Transportation

You won’t need to commute as much now that you’re working from home. If you have a car, this means spending less money on gas and car repairs. If you take public transportation, you won’t have to pay for a monthly metro card or bus pass. If you’re a multiple-car household, working remotely may allow you to downsize the number of vehicles you have and eliminate a monthly car payment and other related expenses.

Insurance

You can also reduce your car insurance bill now that you’re not commuting to the city. The more accidents that occur in your neighborhood, the more expensive your premiums will be. Living in a quiet suburban community can knock a few hundred dollars off your bill every year.

Child Care

Your relationship with childcare may change as well. If you are working from home, there is a chance that you may be able to watch your kids at the same time.  However, trying to work while watching your children comes with its own challenges. If your kids are self-sufficient or your job has flexible hours, you might be able to do both at once, so you don’t have to pay for a babysitter or daycare.

Food and Eating Out

Spending more time at home can make it easier to cook your own meals. You can easily prepare ingredients or pop the food into the oven in between assignments and meetings at work. If you used to eat out a lot during the work week, working from home can help reduce your food bill.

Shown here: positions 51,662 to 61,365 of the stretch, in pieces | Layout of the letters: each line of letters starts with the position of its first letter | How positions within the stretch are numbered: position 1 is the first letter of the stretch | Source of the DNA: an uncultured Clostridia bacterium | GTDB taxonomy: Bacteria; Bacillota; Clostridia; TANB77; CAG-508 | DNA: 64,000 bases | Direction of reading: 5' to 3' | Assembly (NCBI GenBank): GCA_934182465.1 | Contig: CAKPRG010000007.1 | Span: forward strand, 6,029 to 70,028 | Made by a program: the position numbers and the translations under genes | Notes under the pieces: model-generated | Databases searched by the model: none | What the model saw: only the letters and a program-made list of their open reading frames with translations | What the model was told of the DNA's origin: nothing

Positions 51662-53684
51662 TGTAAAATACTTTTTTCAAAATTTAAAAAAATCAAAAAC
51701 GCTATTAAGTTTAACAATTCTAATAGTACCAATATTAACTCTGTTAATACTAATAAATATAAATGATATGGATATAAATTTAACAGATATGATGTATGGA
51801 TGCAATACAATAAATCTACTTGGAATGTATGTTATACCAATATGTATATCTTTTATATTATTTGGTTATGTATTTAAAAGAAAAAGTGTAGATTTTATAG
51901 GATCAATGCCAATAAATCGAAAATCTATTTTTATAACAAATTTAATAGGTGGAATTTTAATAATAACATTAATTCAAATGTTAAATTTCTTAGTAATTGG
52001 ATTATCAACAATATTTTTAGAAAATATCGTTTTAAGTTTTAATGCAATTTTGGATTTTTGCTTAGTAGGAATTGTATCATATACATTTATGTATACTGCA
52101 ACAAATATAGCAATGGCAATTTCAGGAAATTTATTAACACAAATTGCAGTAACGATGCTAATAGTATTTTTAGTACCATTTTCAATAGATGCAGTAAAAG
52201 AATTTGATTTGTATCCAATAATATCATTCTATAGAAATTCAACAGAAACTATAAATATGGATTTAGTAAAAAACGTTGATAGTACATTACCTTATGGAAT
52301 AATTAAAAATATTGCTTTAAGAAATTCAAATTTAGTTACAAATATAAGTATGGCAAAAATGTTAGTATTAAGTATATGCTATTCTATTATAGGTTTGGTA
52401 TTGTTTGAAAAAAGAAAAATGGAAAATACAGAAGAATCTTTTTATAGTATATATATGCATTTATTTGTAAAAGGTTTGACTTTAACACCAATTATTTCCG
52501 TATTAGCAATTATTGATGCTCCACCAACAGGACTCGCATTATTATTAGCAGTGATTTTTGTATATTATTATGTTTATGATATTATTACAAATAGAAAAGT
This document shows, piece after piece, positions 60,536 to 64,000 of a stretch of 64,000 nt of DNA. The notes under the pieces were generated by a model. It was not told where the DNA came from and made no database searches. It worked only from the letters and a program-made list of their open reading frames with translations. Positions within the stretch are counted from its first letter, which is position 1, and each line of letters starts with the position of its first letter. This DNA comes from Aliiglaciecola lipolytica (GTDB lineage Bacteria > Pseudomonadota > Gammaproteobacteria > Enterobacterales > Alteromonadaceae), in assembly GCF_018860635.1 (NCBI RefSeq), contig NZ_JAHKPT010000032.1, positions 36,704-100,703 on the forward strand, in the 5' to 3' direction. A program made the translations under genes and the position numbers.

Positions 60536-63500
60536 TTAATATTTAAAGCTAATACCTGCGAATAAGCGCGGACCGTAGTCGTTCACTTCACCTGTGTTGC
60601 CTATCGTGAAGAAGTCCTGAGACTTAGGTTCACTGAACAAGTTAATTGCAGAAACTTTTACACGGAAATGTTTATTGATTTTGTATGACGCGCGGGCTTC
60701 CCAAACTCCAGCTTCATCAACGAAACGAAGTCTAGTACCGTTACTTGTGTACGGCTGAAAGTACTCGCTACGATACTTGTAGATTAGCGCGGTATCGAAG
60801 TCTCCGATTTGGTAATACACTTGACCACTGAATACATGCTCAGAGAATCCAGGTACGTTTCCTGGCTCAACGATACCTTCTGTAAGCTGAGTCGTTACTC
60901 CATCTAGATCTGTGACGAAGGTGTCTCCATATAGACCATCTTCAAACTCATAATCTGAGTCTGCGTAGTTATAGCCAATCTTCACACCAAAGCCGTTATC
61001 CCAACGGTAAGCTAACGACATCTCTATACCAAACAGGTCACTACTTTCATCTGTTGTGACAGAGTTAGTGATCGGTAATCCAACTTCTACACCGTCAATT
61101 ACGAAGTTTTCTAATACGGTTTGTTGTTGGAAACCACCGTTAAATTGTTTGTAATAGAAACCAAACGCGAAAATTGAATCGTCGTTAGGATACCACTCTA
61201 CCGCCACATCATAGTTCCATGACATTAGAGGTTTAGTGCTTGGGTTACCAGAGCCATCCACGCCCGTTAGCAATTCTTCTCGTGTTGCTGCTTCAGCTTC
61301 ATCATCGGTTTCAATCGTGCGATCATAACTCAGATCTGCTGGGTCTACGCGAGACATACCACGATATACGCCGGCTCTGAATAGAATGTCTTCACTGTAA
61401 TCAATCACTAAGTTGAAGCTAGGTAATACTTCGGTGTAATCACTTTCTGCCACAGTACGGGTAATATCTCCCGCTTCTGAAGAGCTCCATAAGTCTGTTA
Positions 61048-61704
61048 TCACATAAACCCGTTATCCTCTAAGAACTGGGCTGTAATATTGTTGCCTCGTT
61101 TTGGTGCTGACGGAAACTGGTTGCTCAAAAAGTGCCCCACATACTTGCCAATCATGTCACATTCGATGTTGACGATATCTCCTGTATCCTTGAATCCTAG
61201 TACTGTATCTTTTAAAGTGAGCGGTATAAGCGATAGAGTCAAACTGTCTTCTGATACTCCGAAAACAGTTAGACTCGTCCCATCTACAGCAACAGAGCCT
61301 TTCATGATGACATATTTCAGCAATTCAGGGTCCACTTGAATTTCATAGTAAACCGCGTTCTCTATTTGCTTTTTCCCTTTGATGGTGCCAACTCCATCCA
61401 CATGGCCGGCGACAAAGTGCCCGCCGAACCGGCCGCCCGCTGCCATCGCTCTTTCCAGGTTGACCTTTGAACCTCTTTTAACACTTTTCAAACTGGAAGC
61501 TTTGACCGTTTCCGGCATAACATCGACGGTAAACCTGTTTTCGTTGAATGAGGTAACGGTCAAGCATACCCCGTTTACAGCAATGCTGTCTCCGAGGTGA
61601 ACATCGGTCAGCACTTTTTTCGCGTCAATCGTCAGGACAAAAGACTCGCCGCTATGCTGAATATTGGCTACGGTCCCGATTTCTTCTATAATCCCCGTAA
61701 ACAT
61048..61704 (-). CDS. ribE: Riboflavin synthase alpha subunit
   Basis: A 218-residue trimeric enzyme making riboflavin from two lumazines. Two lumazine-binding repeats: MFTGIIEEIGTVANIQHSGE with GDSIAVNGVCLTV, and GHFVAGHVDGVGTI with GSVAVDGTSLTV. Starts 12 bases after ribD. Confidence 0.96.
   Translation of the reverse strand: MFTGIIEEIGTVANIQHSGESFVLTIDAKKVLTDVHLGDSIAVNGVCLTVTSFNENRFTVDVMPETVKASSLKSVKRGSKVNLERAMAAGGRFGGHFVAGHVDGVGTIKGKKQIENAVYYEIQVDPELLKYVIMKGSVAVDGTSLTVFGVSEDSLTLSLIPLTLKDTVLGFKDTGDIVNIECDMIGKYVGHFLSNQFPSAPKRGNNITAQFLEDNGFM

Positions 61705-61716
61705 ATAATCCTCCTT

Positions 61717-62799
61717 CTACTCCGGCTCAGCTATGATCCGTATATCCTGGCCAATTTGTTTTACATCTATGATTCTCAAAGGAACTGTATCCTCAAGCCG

What to Do with the Money You Save

Once you start working remotely and saving money, consider putting this money towards the following:

Create an Emergency Fund

Set aside enough money so that you can cover your expenses in an emergency. You should have enough money to cover your basic expenses for at least three months should you lose your job or are unable to work. If you don’t have that much saved yet, start small and create milestones until you reach your goal.

Pay Off High-Interest Debt

If you have debt from student loans, credit cards or other loans, you may want to focus on paying them off with the extra money you’re saving by working from home. If you’re wondering how to pay off debt, one way to start is by focusing on the loans with the highest interest rates. Put as much money towards these debts as possible to help avoid paying interest and to save money over the life of the loan. Make sure you are still paying the minimum amount on your other debts as well to avoid fees and missed payments which can hurt your credit score.

Let Your Savings Grow

If you don’t have a lot of debt, consider investing your money in investments like mutual funds or ETFs to help grow your savings over time. If you’re not comfortable investing, you can always put your money into a high yield savings account or money market account for less risk.

Use automatic transfers to automatically send the extra money to your savings or investing account so you pay yourself first and don’t have to worry about remembering to make the transfer every month.

Put It into a Retirement Account

It’s never too early to start saving for retirement. Create a retirement plan that will help you make the most of your golden years. Take advantage of any workplace retirement plans, and if your company doesn’t offer one, consider using an individual retirement plan to help save and invest for retirement in a tax-efficient way.

Now that you’re working from home, you may have a great opportunity to improve your personal finances. Use these tips to help reach your financial goals as soon as possible.